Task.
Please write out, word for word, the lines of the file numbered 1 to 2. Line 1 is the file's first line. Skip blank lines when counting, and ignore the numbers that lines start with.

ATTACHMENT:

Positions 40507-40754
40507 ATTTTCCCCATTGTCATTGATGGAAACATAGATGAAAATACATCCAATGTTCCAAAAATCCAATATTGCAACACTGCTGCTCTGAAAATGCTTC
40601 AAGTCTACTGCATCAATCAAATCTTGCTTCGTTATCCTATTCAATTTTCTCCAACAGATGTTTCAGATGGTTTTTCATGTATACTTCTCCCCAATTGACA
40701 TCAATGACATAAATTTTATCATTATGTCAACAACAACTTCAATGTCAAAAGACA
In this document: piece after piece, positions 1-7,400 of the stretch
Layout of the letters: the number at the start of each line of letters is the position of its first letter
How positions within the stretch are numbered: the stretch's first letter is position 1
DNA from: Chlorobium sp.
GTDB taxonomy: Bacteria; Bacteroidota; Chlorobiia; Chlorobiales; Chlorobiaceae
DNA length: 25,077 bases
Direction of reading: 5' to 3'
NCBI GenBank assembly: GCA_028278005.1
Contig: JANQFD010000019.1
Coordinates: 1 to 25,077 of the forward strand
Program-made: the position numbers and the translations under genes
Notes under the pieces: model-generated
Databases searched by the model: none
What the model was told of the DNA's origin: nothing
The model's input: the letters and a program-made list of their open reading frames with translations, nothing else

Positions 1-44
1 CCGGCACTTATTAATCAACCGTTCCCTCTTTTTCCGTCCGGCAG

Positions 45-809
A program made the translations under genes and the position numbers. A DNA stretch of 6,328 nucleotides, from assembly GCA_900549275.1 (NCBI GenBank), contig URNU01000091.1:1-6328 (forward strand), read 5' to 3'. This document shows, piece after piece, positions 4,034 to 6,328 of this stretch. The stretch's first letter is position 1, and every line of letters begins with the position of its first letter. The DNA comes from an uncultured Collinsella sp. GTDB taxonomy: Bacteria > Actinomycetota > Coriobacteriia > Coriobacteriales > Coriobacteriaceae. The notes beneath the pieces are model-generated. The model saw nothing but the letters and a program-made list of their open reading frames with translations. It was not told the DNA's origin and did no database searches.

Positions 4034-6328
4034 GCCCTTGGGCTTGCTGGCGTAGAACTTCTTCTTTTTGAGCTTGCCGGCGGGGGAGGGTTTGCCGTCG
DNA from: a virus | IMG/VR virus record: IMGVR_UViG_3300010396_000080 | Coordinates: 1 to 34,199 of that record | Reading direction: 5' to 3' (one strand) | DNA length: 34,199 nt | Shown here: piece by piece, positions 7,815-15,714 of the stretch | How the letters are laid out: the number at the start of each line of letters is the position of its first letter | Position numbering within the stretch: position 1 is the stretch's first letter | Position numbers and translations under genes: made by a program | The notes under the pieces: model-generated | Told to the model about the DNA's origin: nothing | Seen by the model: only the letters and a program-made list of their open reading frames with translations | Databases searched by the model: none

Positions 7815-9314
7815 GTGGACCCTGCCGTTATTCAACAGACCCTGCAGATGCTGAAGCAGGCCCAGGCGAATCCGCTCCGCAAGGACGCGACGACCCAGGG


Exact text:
Positions 40507-40754
40507 ATTTTCCCCATTGTCATTGATGGAAACATAGATGAAAATACATCCAATGTTCCAAAAATCCAATATTGCAACACTGCTGCTCTGAAAATGCTTC